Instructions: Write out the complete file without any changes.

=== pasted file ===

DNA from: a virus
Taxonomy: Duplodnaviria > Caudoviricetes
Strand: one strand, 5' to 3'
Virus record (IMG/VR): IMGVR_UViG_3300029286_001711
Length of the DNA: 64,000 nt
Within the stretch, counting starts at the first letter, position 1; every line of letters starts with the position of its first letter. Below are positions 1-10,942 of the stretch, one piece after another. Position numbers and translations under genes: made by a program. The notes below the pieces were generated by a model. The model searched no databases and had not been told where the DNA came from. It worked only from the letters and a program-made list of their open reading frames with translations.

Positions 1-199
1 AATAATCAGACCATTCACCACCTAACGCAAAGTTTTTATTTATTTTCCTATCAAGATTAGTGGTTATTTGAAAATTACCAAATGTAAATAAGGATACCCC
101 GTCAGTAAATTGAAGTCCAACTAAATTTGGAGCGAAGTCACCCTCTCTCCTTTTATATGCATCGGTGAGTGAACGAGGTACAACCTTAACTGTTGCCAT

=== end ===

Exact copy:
DNA from: a virus
Taxonomy: Duplodnaviria > Caudoviricetes
Strand: one strand, 5' to 3'
Virus record (IMG/VR): IMGVR_UViG_3300029286_001711
Length of the DNA: 64,000 nt
Within the stretch, counting starts at the first letter, position 1; every line of letters starts with the position of its first letter. Below are positions 1-10,942 of the stretch, one piece after another. Position numbers and translations under genes: made by a program. The notes below the pieces were generated by a model. The model searched no databases and had not been told where the DNA came from. It worked only from the letters and a program-made list of their open reading frames with translations.

Positions 1-199
1 AATAATCAGACCATTCACCACCTAACGCAAAGTTTTTATTTATTTTCCTATCAAGATTAGTGGTTATTTGAAAATTACCAAATGTAAATAAGGATACCCC
101 GTCAGTAAATTGAAGTCCAACTAAATTTGGAGCGAAGTCACCCTCTCTCCTTTTATATGCATCGGTGAGTGAACGAGGTACAACCTTAACTGTTGCCAT